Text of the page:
• $\begingroup$ Sorry about being dense. Clearly $-1$ is in the center. I don't need to assume that $L$ is an $\Bbb{R}$-algebra for the argument to work. $\endgroup$ – Jyrki Lahtonen Dec 31 '14 at 20:06
  • $\begingroup$ Thank you! Now the natural question is the following: Is there a (non-commutative) polynomial $p$ (called "allowed") having no root on $\mathbb{H}$ such that there is an associative $\mathbb{R}$-algebra $L$ containing $\mathbb{H}$ as a subring and such that $p$ has a root on $L$ ? If no, then $\mathbb{H}$ is "in some sense" algebraically closed, else, what is its "allowed" closure ? $\endgroup$ – Sebastien Palcoux Dec 31 '14 at 20:16
  • 1
    $\begingroup$ I'm not sure. $\Bbb{H}$ is in a natural way a subring of $M_2(\Bbb{C})$ with $1\mapsto I_2$, $i\mapsto \pmatrix{i&0\cr0&-i\cr}$, $j\mapsto \pmatrix{0&1\cr-1&0\cr}$. I would try to find a polynomial that has a zero in the ring of 2x2 complex matrices, but does not have one in $\Bbb{H}$. $\endgroup$ – Jyrki Lahtonen Dec 31 '14 at 20:23
  • $\begingroup$ Did you find one? $\endgroup$ – Sebastien Palcoux Jan 5 '15 at 8:57

It looks like the answer is morally "no." Now, there is a formal closure for which we can solve free polynomials: As in the case of fields, you take an inductive limit. Let $\Bbb H=R$ be our normed division algebra. Then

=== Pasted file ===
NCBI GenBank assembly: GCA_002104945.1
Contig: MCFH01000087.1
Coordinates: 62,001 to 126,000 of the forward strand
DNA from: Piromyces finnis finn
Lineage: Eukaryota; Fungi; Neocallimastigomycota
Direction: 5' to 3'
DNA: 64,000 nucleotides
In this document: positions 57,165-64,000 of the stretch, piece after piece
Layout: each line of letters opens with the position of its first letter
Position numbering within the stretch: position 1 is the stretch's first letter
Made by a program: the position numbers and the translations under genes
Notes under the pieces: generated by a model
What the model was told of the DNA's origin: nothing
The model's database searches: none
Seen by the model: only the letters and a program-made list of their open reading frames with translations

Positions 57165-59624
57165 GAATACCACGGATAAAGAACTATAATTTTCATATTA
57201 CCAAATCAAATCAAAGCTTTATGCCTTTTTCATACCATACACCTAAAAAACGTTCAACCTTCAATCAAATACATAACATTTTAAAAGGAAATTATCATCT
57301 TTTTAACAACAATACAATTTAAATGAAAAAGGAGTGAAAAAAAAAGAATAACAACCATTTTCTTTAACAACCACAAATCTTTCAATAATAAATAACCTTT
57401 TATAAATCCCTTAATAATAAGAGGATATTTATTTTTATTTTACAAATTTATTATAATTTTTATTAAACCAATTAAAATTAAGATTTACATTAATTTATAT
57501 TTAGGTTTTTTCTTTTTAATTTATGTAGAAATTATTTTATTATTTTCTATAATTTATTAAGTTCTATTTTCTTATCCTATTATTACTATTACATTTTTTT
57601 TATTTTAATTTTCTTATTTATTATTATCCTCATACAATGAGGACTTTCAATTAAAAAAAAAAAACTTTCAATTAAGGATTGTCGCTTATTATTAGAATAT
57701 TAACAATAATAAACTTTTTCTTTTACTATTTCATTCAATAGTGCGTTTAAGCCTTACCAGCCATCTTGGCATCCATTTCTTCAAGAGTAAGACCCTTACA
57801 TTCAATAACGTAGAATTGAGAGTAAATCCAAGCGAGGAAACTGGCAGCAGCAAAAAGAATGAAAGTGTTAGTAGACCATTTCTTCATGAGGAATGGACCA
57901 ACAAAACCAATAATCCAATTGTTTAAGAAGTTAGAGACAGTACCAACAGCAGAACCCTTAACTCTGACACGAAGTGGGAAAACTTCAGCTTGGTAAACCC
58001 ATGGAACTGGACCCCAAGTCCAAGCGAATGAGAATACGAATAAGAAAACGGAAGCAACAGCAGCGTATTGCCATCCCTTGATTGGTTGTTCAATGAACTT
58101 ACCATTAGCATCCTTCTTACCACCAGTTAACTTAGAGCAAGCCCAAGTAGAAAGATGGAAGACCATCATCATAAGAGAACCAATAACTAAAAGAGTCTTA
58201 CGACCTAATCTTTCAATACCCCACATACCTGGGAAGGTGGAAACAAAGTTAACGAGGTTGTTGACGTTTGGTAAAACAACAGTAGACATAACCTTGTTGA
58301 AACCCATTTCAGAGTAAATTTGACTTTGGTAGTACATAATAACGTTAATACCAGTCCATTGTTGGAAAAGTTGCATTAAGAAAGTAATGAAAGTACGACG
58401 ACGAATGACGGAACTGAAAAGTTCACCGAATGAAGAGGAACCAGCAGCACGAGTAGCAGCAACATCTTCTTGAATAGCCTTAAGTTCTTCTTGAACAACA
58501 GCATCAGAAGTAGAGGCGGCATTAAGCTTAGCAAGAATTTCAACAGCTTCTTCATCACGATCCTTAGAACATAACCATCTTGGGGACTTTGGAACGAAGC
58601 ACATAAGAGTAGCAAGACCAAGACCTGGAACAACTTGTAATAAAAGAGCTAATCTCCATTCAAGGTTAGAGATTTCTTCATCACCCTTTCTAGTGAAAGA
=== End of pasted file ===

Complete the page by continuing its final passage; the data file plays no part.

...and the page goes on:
$$\overline{R}=\varinjlim_{[L:R]<\infty} L$$

where the inductive system is taken relative to inclusions of algebra extensions $L/R$ of finite dimension over $R$, each of the form


where $p(x)$ is irreducible over $R$ and $R\{x\}$ is the polynomials freely generated as in case ($2$). This certainly has the required property that all polynomials in $R$ have a root in $\overline{R}$, and any other such object has a copy of this inside of it for purely formal reasons.

I note that the directed system so-defined is indeed a directed system--in fact a lattice--so this should go through unless I'm missing something obvious.

rschweib has noted that the result is no longer a division algebra, so this is really not ideal, but the "algebraic closure" property holds, and necessarily it's a minimal ring where this property can hold, so it seems this is the best we can hope for. However we also cannot force algebraicness of the result since $R\{x\}/(xi+ix-j)$ doesn't make $x$ algebraic appropriately in the sense that you want to mimic the field case's excellent definition that algebraicness means $F(\alpha)/F$ is finite dimensional as an algebra over $F$, which doesn't hold in this setting.